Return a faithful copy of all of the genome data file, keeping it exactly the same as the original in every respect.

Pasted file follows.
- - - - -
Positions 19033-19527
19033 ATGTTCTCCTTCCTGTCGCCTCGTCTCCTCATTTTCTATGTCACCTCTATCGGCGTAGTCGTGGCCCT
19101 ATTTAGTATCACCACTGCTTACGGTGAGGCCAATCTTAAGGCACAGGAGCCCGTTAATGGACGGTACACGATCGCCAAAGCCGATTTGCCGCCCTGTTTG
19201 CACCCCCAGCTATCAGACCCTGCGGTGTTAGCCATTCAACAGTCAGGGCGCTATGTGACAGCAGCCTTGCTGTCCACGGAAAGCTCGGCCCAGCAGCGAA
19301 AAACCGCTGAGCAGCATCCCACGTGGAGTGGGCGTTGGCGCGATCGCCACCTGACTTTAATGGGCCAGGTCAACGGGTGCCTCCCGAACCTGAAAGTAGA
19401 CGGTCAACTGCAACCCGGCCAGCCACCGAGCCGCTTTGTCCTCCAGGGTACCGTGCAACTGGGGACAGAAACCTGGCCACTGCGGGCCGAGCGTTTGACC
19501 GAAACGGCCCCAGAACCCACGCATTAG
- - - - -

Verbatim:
Positions 19033-19527
19033 ATGTTCTCCTTCCTGTCGCCTCGTCTCCTCATTTTCTATGTCACCTCTATCGGCGTAGTCGTGGCCCT
19101 ATTTAGTATCACCACTGCTTACGGTGAGGCCAATCTTAAGGCACAGGAGCCCGTTAATGGACGGTACACGATCGCCAAAGCCGATTTGCCGCCCTGTTTG
19201 CACCCCCAGCTATCAGACCCTGCGGTGTTAGCCATTCAACAGTCAGGGCGCTATGTGACAGCAGCCTTGCTGTCCACGGAAAGCTCGGCCCAGCAGCGAA
19301 AAACCGCTGAGCAGCATCCCACGTGGAGTGGGCGTTGGCGCGATCGCCACCTGACTTTAATGGGCCAGGTCAACGGGTGCCTCCCGAACCTGAAAGTAGA
19401 CGGTCAACTGCAACCCGGCCAGCCACCGAGCCGCTTTGTCCTCCAGGGTACCGTGCAACTGGGGACAGAAACCTGGCCACTGCGGGCCGAGCGTTTGACC
19501 GAAACGGCCCCAGAACCCACGCATTAG